ALARA is a network of people interested in using action research and action learning to generate collaborative learning, research and action to transform workplaces, schools, colleges, universities, communities, voluntary organisations, governments and businesses.
ALARA's vision is that action research and action learning will be widely used and publicly shared by individuals and groups creating local and global change for the achievement of a more equitable, just, joyful, productive, peaceful and sustainable society. Click on the About Us tab above to find out more.
If you would like to join ALARA, please click on the Join Group button, complete the application form, and then go to the Subscription page to pay your membership. Membership types include Temporary (one month), Full and Concessional, and fees are based on your home location. More information is available on http://www.alarassociation.org/pages/about-us/joining-alara.
GCWAL and ALARA present Learning for Change and Innovation World Congress
The Global Centre for Work Applied Learning and ALARA are co-hosting the Learning for Change and Innovation World Congress on 7-9 November 2016 in Adelaide, South Australia.
The Call for Proposals / Papers is now open. We have a summary of the Congress information on this website, but you will find full details on the Congress website.
ALARA 2015 World Congress
What a great World Congress!!
Almost 200 delegates from 26 countries attended the ALARA 9th Action Learning, Action Research and 13th Participatory Action Research World Congress, held in conjunction with North West University and National Research Foundation, in Centurion, Pretoria, South Africa on 4 - 7 November 2015. A large thank you to Lesley Wood and her great team from North-West University for organising this fantastic event!
The World Congress commenced with a welcome by Prof. Robert Balfour, Dean, Faculty of Education Sciences, North-West University, followed by an excellent plenary panel, chaired by Ortrun Zuber-Skerrit, discussing Developing a Learning Conference Culture. Delegates heard from Keynote speakers Richard Teare from GULL and Danny Burns from IDS, and attended many of the nearly one hundred and twenty sessions over the 2 1/2 days of the World Congress.
The Education Sciences Faculty of North-West University have included several items about the World Congress in their quarterly newsletter. Note the reference on page 5 from Prof Balfour, and the description on pages 10 and 11, with a heart-felt comment on page 12 by one of the undergraduate students who attended and assisted during the event. Thanks again to those from NWU!
Copies of selected presentations are now available on the World Congress page, including Prof Balfour's speech and Richard Teare and Danny Burn's slide presentations.
We are always pleased to read others' views about their experience at World Congress, and especially pleased to see Cathy Sharp's comments in her blog: “…as just the tonic I needed, a real chance to stop and think and connect with other people. On the journey home, my head was buzzing with all the inspiring people I’d met, the amazing conversations I’d had and thoughts of how it might support my work back in Scotland. I felt challenged - in a good way.”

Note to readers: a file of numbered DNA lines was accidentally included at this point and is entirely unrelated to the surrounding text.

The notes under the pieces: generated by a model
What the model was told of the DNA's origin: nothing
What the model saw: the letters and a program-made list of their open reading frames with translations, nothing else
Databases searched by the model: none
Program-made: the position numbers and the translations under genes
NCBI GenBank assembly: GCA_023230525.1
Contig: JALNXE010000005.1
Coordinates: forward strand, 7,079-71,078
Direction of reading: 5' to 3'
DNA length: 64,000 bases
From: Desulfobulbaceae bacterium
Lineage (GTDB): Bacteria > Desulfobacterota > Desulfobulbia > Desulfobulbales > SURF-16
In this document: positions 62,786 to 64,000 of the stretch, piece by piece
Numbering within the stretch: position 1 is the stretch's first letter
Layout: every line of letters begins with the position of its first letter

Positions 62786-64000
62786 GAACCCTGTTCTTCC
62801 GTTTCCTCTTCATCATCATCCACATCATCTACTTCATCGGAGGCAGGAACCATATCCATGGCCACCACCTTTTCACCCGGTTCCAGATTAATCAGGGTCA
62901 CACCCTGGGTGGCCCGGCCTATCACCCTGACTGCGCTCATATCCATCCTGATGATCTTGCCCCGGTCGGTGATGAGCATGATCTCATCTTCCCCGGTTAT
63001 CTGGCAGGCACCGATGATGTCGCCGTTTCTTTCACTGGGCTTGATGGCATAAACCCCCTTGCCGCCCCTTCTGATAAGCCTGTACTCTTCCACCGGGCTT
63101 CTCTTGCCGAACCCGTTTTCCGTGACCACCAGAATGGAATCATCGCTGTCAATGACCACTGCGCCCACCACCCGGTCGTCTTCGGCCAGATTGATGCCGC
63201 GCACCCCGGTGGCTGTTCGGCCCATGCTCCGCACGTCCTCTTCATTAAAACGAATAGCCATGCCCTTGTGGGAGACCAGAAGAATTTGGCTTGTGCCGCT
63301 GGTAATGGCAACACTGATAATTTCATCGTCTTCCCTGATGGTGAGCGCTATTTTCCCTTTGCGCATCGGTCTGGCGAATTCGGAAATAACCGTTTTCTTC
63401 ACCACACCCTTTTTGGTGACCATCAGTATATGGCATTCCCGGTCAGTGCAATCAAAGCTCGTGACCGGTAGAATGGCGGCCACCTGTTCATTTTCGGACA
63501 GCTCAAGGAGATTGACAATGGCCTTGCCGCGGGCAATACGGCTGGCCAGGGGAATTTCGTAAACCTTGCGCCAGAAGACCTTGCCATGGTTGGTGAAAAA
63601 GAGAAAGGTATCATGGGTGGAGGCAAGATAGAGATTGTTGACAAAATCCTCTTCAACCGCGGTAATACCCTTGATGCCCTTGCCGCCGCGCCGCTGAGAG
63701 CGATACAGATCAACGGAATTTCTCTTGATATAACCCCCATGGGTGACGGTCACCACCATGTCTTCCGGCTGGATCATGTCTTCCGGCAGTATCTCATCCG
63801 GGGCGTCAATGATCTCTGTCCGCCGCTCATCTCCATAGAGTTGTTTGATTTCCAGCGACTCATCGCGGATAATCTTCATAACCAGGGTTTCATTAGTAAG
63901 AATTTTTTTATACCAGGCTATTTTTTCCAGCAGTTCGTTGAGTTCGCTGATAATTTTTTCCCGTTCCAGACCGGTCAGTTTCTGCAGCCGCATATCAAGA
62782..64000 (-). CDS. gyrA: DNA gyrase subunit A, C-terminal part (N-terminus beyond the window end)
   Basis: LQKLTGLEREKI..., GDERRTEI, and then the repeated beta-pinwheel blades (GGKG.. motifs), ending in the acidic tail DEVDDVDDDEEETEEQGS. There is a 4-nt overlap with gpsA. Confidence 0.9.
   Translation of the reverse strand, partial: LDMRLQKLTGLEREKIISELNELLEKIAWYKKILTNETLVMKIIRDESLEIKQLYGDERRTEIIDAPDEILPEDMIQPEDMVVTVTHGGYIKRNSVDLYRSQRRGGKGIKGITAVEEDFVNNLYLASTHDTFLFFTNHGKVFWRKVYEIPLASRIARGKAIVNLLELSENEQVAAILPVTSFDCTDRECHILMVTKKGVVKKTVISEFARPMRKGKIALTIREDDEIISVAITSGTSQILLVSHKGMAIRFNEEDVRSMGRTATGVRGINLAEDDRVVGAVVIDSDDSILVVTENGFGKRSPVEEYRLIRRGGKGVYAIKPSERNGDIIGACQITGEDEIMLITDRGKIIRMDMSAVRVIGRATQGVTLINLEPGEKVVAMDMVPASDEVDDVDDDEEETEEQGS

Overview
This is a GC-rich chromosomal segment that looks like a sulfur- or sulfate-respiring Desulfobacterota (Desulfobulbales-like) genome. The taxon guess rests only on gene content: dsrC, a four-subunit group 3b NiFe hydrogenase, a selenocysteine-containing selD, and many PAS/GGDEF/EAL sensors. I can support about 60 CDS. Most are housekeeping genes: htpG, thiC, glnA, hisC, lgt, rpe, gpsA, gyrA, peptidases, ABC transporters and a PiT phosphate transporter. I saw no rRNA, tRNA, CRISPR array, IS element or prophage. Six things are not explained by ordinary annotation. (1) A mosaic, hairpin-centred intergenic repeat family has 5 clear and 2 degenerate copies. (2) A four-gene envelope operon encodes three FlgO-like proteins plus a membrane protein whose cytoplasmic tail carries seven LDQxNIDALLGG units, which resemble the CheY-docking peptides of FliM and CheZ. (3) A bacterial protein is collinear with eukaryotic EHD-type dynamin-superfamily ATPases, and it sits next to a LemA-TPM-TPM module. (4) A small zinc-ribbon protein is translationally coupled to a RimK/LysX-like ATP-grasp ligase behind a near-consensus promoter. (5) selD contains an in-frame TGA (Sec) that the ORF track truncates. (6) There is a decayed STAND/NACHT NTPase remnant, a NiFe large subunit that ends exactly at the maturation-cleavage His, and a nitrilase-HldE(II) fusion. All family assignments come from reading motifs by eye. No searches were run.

Another feature of the World Congress was the Festschrift (a celebratory publication) to honour Ortrun Zuber-Skerritt, given to all delegates at the World Congress Gala Dinner.
ALARA has a small number of copies of this publication available for sale. Please see the information about this book to make a purchase.
ALARA thanks the sponsors of the World Congress - Bright Media, Global Centre for Work Applied Learning (first night dinner), Juta and Company, National Research Foundation, North-West University and Van Schaik Book Store.
It was my love of numbers and the clinical purity of maths that attracted me to electrical engineering. I majored in process control completing a thesis on automated control of intravenous anaesthesia. How I then ended up in the coal industry for twenty five plus years is a mystery that will forever remain unsolved.
Not surprisingly I was attracted to, and took part in, the various quantitative improvement methodologies that came through; TQM, SPC, re-engineering, six sigma, Lean to name but a few. More and more, or so it seemed to me, these systems began to focus on the qualitative aspects of change and the desperate need for employee engagement. A company program run by Geof Hill et al involved, amongst other things, action learning activities and I found myself turning to the dark side; qualitative work.
Since 2009 I have operated as an independent consultant working in the business improvement and organisational systems development space returning, ever more frequently now, to organisational systems theory and the action learning principles. I hope to engage with other like-minded professionals in ALARA, share practices and develop processes and skills. I am fortunate enough to be married to Dianne and have two awesome sons Harry and Jordy.